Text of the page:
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175 EDUARDO F. HERNANDEZ, MA. ENCARBACION R.

LEGASPI, JAIME BLANCO, JR., ENRIQUE BELO, CARLOS


VIAPLANA, CARL FURER, VIVENCIO TINIO, MICHAEL
BRIGGS, ROSA CARAM, FAUSTO PREYSLER, ROBERT
KUA, GEORGE LEE, GUILLERMO LUCHANGCO, PETER
DEE, LUISA MARQUEZ, ANGELITA LILLES, JUAN
CARLOS, HOMER GO, AMADEO VALENZUELA, EMILIO
CHING, ANTONIO CHAN, MURLI SABNANI, MARCOS
ROCES, RAYMUNDO FELICIANO, NORMA GAFFUD, ALF
HOLST, LOURDES P. ROQUE, MANUEL DY, RAUL
FERNANDEZ, VICTORIA TENGCO, CHI MO CHENG,
BARANGAY DASMARIAS, and HON. FRANCISCO B.
IBAY, petitioners
vs.
NATIONAL POWER CORPORATION, respondent
[G.R. NUMBER; DATE ]
TOPIC: Laws prohibiting injunction; Exceptions
PONENTE: CHICO-NAZARIO, J.

AUTHOR:
NOTES: (if applicable)

FACTS: (chronological order)

1.

Sometime in 1996, NAPOCOR began the construction of 29 decagon-shaped steel poles or towers with a height of 53.4 meters
support overhead high tension cables in connection with its 230 Kilovolt Sucat-Araneta-Balintawak Power Transmission Proje
Said transmission line passes through the Sergio Osmea, Sr. Highway (South Superhighway), the perimeter of Fort Bonifac
and Dasmarias Village proximate to Tamarind Road, where petitioners homes are.

2.

Alarmed by the sight of the towering steel towers, petitioners scoured the internet on the possible adverse effects that such a
structure could cause to their health and well-being. Petitioners got hold of published articles and studies linking the incidence o
fecund of illnesses to exposure to electromagnetic fields. These illnesses range from cancer to leukemia.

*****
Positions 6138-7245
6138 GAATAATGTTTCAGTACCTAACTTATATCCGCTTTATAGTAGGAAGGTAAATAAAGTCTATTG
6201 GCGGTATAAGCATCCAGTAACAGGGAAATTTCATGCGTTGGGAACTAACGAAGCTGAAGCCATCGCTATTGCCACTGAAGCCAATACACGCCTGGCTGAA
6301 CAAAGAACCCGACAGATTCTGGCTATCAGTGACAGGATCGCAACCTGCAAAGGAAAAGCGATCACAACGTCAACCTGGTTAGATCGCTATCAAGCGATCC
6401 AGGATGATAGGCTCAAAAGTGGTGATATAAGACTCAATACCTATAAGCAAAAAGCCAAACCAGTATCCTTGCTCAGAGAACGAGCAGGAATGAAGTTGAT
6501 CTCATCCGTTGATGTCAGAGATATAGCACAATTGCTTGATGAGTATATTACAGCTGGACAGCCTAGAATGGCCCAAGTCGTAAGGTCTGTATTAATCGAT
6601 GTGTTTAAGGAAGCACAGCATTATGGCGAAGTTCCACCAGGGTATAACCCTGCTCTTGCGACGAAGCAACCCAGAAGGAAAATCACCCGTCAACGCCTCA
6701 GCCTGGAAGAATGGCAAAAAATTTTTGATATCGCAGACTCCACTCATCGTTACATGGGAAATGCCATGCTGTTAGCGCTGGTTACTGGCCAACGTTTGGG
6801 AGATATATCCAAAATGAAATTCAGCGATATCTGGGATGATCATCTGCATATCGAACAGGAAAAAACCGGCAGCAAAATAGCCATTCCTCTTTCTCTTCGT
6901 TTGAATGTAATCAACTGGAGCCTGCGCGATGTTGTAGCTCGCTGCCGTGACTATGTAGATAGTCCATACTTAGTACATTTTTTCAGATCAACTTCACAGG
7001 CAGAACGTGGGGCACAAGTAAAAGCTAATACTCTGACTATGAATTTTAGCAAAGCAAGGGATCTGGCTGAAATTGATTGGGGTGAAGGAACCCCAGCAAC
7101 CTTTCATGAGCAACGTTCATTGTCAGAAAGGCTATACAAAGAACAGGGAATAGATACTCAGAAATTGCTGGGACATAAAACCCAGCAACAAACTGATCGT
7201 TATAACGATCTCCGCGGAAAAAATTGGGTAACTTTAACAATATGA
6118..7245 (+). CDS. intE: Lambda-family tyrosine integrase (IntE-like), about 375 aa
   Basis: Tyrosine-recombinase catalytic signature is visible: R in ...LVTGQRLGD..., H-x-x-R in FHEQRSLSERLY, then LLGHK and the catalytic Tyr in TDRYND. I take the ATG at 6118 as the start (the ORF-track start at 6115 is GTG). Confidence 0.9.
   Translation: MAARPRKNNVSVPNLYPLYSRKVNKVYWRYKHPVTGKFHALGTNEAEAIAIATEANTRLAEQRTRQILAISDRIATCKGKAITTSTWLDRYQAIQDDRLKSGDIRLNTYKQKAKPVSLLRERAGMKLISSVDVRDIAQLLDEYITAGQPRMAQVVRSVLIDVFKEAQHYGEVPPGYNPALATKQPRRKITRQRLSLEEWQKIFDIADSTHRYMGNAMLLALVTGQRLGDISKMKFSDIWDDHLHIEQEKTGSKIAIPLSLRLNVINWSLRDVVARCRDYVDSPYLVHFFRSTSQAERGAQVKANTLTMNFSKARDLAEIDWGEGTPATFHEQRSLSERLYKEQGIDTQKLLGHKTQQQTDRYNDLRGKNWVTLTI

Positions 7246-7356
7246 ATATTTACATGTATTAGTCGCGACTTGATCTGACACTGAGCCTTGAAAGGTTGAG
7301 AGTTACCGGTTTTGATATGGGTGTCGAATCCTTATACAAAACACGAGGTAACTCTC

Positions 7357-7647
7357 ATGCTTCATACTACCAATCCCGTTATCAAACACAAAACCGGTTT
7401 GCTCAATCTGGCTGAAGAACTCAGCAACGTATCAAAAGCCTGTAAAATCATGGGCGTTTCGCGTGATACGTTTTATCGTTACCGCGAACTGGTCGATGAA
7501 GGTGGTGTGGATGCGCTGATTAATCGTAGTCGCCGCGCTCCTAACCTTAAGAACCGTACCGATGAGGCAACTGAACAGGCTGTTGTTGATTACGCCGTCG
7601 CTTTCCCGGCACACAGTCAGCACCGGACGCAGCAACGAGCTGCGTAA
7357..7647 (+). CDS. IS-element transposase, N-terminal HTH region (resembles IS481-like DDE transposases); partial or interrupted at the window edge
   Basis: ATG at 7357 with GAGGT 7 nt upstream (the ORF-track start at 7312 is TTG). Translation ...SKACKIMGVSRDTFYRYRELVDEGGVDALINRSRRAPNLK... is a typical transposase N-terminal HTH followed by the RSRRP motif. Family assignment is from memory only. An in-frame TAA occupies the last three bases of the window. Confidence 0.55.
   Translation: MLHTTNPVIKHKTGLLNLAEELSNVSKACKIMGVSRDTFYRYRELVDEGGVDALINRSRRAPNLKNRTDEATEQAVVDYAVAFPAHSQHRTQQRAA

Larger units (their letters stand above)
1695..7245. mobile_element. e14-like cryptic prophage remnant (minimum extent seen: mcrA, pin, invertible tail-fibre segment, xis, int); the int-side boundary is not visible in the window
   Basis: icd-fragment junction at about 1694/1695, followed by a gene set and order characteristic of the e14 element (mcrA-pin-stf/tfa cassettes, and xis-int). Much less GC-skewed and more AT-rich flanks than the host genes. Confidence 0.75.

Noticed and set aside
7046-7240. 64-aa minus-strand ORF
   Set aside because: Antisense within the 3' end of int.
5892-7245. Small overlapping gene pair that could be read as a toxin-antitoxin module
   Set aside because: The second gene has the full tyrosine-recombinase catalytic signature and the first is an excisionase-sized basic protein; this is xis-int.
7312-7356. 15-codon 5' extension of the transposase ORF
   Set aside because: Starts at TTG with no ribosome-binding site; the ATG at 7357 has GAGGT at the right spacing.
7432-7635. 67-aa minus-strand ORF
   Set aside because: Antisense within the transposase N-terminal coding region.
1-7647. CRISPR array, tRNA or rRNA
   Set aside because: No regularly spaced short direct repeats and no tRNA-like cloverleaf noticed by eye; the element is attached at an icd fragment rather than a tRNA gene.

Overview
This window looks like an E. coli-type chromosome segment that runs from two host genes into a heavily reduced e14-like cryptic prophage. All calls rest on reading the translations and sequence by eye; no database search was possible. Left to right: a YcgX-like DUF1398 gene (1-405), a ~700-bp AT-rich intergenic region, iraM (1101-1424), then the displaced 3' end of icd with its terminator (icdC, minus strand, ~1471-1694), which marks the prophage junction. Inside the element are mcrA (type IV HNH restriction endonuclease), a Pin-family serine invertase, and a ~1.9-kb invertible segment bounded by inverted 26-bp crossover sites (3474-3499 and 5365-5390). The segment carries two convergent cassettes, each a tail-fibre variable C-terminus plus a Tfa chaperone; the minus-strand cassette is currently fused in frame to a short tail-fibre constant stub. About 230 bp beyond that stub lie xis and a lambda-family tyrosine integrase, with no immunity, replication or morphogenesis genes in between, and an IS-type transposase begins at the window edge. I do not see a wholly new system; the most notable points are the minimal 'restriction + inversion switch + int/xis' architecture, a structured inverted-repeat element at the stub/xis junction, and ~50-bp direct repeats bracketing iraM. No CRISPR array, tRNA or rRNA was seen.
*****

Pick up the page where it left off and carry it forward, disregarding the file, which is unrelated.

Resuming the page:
3.

They aired this growing concern to the NAPOCOR, which conducted a series of meetings with them. The two parties tried to co
to a compromise, but negotiations stalled.

4.

The petitioners filed a Complaint for Damages, seeking a temporary restraining order and preliminary injunction against NPC. T
Petitioners alleged that exposure to electromagnetic radiation from the transmission lines posed a risk of health hazards to lo
residents, and sought damages and the relocation of the transmission lines.

5.

The Trial Court issued a temporary restraining order preventing NPC from energizing and transmitting high voltage curre
through the lines. NPC challenged this order on the basis that the Presidential Decree No. 1818 prevented courts from issui
temporary restraining orders or injunctions. In the interim, the Trial Court issued a writ of a preliminary injunction against NP
saying it was necessary because the power lines posed possible health risks to the Petitioners. It also ruled that Presidential Decr
No. 1818 did not apply to the case because of these health risks.

6.

In 2000, the Court of Appeals reversed the Trial Courts order, finding that Presidential Decree No. 1818 did apply to the case.

7.

The Petitioners filed a further appeal to the Supreme Court, claiming that Presidential Decree No. 1818 should not be constru
to apply to cases of extreme urgency as in the present case when no less than the rights of the petitioners to health and saf